Re: [GSEC-TZO-44-2009] One bug to rule them all - Firefox, IE, Safari,Opera, Chrome,Seamonkey,iPhone,iPod,Wii,PS3....

From: MustLive <mustlive@websecurity.com.ua>
To: bugtraq@securityfocus.com,Thierry@Zoller.lu
Cc:
Subject: Re: [GSEC-TZO-44-2009] One bug to rule them all - Firefox, IE, Safari,Opera, Chrome,Seamonkey,iPhone,iPod,Wii,PS3....
Date:


Hello Thierry!

About your "bug to rule them all" I can tell, that it's interesting
vulnerability and interesting research itself. I have found DoS
vulnerabilities in multiple browsers many time, but I never tested in such
many browsers and systems. So you made a large research (with help of those
people who helped you with testing in different systems) - this DoS hole
exists (or existed) in so many systems: different desktop browsers, email
clients, browsers for mobile devices, game devices and possible other
devices with support of JavaScript.

Maybe some of DoS hole found by me can also work on multiple platforms, but
I didn't tested in such large scale of devices (just in different browsers
at my PC).

> Credit      : Except Apple - nobody

It's very common situation (with not serious relation of developers to
security professionals who found holes in their programs). Especially in
case of DoS vulnerabilities.

> IV. Disclosure timeline
> ~~~~~~~~~~~~~~~~~~~~~~~~~
> Nothing particular to note, except the usual discussion about availability
> being a security issue.

It is also very common for developers (browsers developers in particular) to
not put DoS in category of security issues (even if they officially said
that they acknowledge DoS as security issue). So nothing surprising :-) - I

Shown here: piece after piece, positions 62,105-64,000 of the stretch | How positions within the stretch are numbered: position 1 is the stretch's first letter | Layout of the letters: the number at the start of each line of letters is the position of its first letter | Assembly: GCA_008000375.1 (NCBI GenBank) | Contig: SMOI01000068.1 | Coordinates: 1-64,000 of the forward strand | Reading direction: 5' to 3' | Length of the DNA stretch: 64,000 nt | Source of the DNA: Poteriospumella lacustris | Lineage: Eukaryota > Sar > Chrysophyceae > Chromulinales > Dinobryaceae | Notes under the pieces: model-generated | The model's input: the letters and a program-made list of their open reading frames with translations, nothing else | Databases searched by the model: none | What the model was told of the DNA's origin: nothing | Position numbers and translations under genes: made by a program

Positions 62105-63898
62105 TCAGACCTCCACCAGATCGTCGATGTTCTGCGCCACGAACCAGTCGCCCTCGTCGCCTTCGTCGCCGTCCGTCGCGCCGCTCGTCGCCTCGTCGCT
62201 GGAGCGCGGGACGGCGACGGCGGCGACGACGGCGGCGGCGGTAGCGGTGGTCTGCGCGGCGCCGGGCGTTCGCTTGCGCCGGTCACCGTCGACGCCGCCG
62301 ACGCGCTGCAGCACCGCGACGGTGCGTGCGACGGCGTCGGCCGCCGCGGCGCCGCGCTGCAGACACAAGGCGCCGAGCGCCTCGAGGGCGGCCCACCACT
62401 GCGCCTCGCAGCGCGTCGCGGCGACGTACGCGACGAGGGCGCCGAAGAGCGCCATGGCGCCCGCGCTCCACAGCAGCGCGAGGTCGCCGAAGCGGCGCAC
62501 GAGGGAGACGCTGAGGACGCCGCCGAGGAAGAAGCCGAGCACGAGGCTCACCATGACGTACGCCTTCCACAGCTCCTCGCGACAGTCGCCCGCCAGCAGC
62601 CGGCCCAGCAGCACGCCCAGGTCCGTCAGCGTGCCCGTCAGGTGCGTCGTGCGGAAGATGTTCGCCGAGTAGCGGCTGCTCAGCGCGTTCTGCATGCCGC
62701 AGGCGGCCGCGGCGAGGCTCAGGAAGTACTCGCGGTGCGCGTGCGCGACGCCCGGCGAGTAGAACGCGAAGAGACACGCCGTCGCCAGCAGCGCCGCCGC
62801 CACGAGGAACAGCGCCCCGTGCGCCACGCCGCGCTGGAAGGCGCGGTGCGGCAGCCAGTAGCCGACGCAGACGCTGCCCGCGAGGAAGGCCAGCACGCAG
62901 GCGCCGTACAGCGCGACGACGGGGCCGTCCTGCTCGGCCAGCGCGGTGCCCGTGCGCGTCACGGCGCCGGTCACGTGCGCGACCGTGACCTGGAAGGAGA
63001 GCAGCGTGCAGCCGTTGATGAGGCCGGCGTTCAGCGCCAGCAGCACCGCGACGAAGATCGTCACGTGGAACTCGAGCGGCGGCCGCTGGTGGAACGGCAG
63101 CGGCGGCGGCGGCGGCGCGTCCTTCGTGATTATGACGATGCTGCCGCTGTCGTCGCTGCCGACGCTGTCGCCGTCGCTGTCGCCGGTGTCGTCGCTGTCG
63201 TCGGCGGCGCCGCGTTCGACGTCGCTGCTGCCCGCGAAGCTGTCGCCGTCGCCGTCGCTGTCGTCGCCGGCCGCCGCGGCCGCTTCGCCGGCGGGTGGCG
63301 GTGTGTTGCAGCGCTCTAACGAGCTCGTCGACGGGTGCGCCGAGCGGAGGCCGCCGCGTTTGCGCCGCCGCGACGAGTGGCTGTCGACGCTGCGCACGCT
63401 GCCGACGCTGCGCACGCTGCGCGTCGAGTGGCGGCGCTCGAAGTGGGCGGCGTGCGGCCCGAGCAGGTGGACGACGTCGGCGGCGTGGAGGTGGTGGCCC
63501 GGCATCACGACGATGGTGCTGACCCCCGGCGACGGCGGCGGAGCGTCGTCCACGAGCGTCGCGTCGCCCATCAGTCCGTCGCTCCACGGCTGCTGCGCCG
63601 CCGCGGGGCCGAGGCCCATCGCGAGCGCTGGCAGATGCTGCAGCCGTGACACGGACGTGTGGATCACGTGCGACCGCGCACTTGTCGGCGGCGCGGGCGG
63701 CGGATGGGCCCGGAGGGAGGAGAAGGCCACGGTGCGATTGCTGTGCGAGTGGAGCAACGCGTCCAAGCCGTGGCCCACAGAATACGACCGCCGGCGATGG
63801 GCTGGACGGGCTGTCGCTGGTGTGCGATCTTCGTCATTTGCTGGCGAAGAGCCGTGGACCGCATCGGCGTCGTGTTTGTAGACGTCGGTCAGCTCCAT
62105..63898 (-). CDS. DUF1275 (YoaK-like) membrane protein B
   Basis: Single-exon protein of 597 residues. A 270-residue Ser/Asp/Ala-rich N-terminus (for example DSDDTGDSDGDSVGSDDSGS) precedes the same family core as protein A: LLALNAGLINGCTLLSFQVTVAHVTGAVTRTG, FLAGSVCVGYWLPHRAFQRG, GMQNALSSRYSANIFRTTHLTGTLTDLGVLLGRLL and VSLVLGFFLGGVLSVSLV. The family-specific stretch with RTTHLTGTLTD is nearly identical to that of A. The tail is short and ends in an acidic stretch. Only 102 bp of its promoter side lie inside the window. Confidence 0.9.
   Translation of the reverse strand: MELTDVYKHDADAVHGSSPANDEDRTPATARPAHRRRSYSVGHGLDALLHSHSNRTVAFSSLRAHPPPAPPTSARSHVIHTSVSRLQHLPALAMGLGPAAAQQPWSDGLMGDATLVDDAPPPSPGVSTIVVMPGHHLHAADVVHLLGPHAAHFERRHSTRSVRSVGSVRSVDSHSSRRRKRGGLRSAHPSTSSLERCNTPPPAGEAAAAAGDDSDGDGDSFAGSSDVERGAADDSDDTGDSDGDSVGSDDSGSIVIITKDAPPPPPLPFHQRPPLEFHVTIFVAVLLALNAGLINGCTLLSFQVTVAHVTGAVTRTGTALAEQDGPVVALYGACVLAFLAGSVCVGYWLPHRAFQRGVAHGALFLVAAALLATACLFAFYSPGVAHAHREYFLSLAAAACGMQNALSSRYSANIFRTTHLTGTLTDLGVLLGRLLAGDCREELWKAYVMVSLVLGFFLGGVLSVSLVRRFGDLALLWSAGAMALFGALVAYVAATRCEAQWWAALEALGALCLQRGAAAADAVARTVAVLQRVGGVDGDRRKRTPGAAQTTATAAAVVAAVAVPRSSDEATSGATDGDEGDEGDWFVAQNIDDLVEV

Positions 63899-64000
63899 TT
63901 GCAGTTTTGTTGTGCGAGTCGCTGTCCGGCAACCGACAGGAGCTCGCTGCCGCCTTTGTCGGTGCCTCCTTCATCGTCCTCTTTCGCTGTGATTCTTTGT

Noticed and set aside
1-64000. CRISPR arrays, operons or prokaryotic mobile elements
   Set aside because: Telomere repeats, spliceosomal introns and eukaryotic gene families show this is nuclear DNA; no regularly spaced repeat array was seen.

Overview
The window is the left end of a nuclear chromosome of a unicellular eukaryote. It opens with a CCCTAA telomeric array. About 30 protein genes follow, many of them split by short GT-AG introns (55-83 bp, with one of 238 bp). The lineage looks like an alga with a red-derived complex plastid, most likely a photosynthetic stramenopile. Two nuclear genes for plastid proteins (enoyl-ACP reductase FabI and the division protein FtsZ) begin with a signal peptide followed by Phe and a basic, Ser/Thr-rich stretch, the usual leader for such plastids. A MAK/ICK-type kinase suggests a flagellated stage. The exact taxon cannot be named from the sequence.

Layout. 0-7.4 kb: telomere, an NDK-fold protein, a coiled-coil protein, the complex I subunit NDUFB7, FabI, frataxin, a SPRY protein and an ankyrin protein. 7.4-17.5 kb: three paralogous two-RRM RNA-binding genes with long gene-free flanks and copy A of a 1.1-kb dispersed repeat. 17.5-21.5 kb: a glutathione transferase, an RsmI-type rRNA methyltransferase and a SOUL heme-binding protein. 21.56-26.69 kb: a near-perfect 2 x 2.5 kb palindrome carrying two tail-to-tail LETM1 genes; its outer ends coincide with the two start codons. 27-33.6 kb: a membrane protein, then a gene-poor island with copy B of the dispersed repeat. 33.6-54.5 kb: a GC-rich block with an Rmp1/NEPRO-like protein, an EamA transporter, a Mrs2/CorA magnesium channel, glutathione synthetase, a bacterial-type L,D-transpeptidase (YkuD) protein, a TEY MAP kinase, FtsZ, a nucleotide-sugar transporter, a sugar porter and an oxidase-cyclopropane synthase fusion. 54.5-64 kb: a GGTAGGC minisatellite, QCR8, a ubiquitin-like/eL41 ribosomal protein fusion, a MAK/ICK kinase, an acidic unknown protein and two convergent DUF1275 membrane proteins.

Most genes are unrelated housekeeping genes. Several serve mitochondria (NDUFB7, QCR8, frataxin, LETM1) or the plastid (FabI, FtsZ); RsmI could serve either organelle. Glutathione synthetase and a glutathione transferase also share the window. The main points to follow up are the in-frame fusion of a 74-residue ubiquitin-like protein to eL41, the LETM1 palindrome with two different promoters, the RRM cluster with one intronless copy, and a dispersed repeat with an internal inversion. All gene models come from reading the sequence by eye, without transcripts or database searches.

heard many times such statements from browsers developers.

Thierry, I even planned to write here a large message on this subject (which
I planned in the beginning of this year), but I canceled it due lack of time
:-). In a short: the developers are not right and DoS is a security issue.

I tested your vulnerability (your PoC) in all my browsers: Mozilla, Firefox,
IE, Opera and Chrome. Here are results of my tests, which will be additional
stroke to your picture of vulnerable browsers and systems.

Mozilla 1.7.x is not vulnerable. And this is a reason why I like Mozilla
1.7.x, because it hasn't many of the holes which Mozilla added to new
versions of their Firefox ;-). You wrote that Firefox allocates 2 GB of
memory and then crashes. My Mozilla only allocates about 900 MB of memory
and then stops this process (and stops using of CPU). So it was just small
lag, without particular strain, so it's not vulnerable.

Firefox 3.0.11 is not vulnerable (because was fixed in Firefox 3.0.5).

IE6 is vulnerable. But my IE6 is vulnerable in different way then other
browsers. You wrote that IE5,6,7,8 allocates 2 GB of memory and then
crashes. In my case, browser only take CPU resources (over 50% at my two
core processor, it'll be 100% on single core processor) without taking of
memory.

Opera 9.52 is vulnerable (because was fixed in version after Opera 9.64).
You wrote that Opera allocated and commits as much memory as available and
will not crash. In my case Opera takes more that 2 GB (almost all memory
available) and then freezes.

Google Chrome 1.0.154.48 is not vulnerable. You wrote that Chrome allocates
2 GB of memory and then crashes tab with a null pointer. In my case Chrome
takes more than 2 GB of memory and then says its message about error at the
page and frees all the memory. So in result almost no memory or CPU
resources are used by the browser. You wrote that Chrome was patched
(unknown version). As we see at least version Chrome 1.0.154.48 is not
vulnerable.

There is also one interesting thing.

You mentioned bug #460713 in Mozilla's bugzilla. When yesterday I came via
this link I found that this entry is closed for viewing (even for logged in
users). So for some unknown reasons Mozilla closed access to bug #460713
(https://bugzilla.mozilla.org/show_bug.cgi?id=460713), even if it's
resolved. As you wrote, this hole was fixed in Firefox 3.0.5. This version
was released at 16th of December 2008, so from that time and till now
Mozilla didn't open this bug. Why they did it? Do they have something to
hide from people :-).

Best wishes & regards,
MustLive
Administrator of Websecurity web site
http://websecurity.com.ua


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